Leaving a long-term relationship can be excruciatingly hard. There are many reasons why people choose to stay with their partner, even when they are desperately unhappy. They may be married, and concerned about the "failure" of divorce. There may be financial pressures and a fear that they can’t afford to separate. They may be frightened of being single, having been in a couple for many years.
Or they may choose to stay for the sake of the kids. There is certainly an argument for keeping a family together, if it’s built on a foundation of care and respect. But conflict and tension create problems for children, and parents, too, are deserving of happiness.
But some people don’t stick around for themselves or for their kids. Some people stay together for their partner; they are doing it to be kind, but really, they are "relationship martyrs".
According to new research from the University of Utah, altruism is a common reason for people to stay in unhappy relationships. The study found that people who perceive their partners to be highly dependent are far less likely to leave the relationship, particularly if they believe that staying together is in their partner’s best interests.
Altruism doesn’t figure prominently in the narrative of divorce. We hear about "brave" spouses (usually women) who manage to extricate themselves from difficult relationships, and "selfish" spouses (usually men) who desert their partners to pursue their own desires.
But a whole other truth that binds people together, and that is the fear of leaving their partner alone. They worry that their partner won’t cope, either physically, or emotionally. Perhaps they are depressed, or a heavy drinker, or have few friends of their own. Perhaps they have never cooked a meal, or used a washing machine, or paid a bill. Perhaps their lives are so intertwined that it seems impossible to separate.
“He wouldn’t survive without me,” one friend told me recently. “It would destroy him. I could never leave.”
According to Elisabeth Shaw, CEO of Relationships Australia NSW, many people in unfulfilling marriages are concerned about their partner’s ability to cope alone, particularly if the partner is emotionally dependent, socially isolated, or has poor life skills. But is this altruism, or martyrdom?
Ms Shaw points out that there is a difference between genuine dependency on another person and perceived dependency. Genuine dependency arises when a partner is disabled, infirm or suffering from conditions such as dementia. In cases like these, she says, an unhappy partner can feel incredibly trapped. And this is an increasing issue for our aging population.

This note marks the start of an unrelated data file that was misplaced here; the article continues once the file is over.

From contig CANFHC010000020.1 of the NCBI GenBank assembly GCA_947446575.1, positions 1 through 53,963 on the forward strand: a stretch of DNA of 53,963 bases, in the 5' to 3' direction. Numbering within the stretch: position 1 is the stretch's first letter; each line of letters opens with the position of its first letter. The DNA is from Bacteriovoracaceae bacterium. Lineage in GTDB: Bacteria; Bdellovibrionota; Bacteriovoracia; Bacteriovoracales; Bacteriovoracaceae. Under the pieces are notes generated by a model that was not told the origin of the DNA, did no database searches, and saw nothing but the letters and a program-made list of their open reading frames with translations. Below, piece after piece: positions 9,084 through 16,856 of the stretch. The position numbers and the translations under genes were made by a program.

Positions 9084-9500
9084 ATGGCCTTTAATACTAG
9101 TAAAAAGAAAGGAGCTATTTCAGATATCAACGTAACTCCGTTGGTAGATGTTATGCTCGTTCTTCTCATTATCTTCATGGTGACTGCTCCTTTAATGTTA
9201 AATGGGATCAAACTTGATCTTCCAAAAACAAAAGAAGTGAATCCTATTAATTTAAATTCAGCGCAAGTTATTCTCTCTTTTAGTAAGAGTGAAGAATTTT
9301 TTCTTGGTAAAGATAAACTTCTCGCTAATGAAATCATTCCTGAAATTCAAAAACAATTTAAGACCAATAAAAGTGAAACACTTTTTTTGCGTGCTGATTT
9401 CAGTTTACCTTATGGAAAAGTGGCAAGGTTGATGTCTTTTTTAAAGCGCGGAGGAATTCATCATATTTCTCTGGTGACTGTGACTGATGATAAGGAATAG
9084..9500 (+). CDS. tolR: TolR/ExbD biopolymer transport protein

What about when a partner is extremely dependent, but perfectly competent? Many people feel deeply responsible for their spouse, but Ms Shaw stresses that it’s important to do a reality check.“Even altruism is a reflection of self,” she points out. “If you’re in a relationship in which your partner is dependent, ask yourself, is it due to any genuine incapacity, or are these just the roles you’ve chosen to play?”
Still, we all take care of our partners to some extent during our relationships. After all, what is love without nurturing and care and support? So what do we do when we are horribly unhappy? When leaving our partner will hurt them, but staying with them will hurt us?
“There is a genuine ethical dilemma,” says Shaw, “about your duty to yourself versus your duty to others. When can you be entitled to put yourself first?”
It’s a question worth asking. Because as often as self-interest compels people to leave unhappy relationships, altruism compels them to stay. And the world needs more altruism; we can’t function as a society, or in families, without it. But when putting another person first leads to the sacrifice of your own happiness, altruism becomes martyrdom. Love makes the world go round, but nobody’s life deserves to be martyred for another.
We all have the right to be happy.